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### Topic: Newbie puzzled by H-Bridge (Read 19335 times)previous topic - next topic

#### Njay

#30
##### Jun 15, 2012, 04:57 pmLast Edit: Jun 15, 2012, 05:00 pm by Njay Reason: 1
So how am I supposed to apply 6V to both bases while still keeping 9V through the collector circuit?

You're not . To turn the PNP transistor OFF, you need to stop the current from flowing from the emitter to base and out. This means that the voltage at the base cannot be lower than at the emitter (current always flows from higher voltage to lower voltage, just like water at different heights, you see?). You can't do that directly with 6V, because the emitter sees 9V and 9V is always bigger than 6V and therefore current will flow and this will turn the PNP transistor ON. A "converter" is needed, and that's one of the reasons why there are other transistors in an Hbridge besides the "4 switches". If your bridge ran at 6V, then you could use the control 6V signal directly, since with a PNP base at 6V and its emitter also at 6V there's no current flowing.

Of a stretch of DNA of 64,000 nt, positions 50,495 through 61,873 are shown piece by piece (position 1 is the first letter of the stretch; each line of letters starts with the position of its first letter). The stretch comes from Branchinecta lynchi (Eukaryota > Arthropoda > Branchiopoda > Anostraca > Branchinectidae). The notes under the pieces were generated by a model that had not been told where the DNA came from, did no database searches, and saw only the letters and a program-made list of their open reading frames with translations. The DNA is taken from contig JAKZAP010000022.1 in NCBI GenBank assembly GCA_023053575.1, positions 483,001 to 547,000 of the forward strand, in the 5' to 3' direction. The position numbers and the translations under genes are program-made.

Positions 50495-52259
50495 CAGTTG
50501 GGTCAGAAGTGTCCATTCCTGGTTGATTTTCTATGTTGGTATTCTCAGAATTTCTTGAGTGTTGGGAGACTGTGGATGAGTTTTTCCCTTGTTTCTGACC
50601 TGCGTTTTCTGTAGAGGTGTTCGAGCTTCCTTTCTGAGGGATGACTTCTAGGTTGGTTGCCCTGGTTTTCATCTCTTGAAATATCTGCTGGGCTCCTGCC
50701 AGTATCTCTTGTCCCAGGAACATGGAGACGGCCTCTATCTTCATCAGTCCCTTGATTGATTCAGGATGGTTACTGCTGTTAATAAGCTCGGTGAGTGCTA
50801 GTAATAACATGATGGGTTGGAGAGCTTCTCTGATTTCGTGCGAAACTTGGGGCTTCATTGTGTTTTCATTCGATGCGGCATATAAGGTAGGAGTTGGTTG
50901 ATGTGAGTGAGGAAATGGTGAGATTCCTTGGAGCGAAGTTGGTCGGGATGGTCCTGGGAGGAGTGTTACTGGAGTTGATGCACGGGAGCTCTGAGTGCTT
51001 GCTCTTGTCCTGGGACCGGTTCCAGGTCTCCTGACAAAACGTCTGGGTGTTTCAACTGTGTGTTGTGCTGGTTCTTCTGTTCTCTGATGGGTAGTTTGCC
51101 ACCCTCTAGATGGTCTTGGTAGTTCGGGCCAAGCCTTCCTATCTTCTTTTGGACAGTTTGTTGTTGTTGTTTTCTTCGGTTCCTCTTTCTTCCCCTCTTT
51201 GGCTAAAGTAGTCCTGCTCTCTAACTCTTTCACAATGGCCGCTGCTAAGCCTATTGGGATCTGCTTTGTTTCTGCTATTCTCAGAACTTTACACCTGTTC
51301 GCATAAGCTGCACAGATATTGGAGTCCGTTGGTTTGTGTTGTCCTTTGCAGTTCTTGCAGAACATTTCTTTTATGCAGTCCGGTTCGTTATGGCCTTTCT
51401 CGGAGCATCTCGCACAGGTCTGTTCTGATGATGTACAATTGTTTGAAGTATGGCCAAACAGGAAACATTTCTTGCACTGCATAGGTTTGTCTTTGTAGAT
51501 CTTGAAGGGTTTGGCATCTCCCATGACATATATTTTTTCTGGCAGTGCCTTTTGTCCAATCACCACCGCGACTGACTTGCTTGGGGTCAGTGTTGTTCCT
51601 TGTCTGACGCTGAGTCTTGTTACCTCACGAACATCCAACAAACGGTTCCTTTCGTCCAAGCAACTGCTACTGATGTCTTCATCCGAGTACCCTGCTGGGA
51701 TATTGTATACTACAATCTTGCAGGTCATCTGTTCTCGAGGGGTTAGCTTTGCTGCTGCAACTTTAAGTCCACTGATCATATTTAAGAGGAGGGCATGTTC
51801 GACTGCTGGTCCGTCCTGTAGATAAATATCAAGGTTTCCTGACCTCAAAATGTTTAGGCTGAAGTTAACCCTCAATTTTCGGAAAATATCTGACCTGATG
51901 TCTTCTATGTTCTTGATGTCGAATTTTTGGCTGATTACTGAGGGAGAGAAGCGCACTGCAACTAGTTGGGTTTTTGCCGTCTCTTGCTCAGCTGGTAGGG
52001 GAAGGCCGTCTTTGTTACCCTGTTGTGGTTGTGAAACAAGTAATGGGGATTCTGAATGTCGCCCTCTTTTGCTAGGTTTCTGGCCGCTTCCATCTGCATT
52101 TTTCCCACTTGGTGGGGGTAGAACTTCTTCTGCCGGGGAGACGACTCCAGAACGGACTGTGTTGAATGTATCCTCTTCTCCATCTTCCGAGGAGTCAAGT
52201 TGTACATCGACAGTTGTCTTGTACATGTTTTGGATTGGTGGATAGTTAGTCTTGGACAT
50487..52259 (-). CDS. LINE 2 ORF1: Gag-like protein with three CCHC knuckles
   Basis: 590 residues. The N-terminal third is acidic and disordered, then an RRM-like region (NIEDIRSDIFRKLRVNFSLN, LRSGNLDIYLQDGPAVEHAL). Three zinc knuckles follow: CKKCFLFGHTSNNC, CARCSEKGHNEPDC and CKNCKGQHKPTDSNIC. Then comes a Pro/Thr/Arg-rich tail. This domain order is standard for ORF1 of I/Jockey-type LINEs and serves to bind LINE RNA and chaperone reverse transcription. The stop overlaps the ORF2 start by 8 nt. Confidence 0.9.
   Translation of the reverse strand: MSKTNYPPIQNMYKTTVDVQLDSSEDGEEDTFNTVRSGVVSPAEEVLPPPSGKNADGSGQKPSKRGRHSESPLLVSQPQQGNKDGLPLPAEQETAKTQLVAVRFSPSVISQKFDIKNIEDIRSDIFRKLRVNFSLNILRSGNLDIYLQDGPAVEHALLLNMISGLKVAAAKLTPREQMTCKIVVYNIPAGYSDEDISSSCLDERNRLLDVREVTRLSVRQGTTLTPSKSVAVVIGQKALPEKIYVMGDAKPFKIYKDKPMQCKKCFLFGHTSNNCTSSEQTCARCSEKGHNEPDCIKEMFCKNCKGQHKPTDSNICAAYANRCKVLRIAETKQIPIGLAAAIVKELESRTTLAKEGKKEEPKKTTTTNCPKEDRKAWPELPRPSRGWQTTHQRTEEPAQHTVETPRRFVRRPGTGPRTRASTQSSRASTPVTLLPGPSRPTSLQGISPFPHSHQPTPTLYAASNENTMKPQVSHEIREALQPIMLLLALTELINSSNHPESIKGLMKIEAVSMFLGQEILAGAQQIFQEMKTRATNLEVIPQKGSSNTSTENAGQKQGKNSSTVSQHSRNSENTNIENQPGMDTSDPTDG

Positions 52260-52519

The simplest "translator" (voltage level translator) is this, a bipolar transistor "inverter":

If you apply 0V at Vin, the transistor is OFF and it's like it's not even there; in this case there's 10V at its colector, due to the resistor (actually depends on how much current flows in the resistor, but let's forget about that now and focus on concept). The voltage at the transistor's colector is the supply voltage, be it 10V as in the example or be it whatever you supply it with.

Now, if you apply let's say 5V to Vin, this will turn on the transistor (current will flow from base to emitter, since base voltage will be higher than emitter voltage) and it will connect its colector to GND.

As you can see, you turned 0V into 10V and 5V into 0V. That's why it's called an inverter and it performs "voltage level translation".

This is not the best way of doing it for an hbridge and there are a few more little details, but I'm just trying to show the concept.

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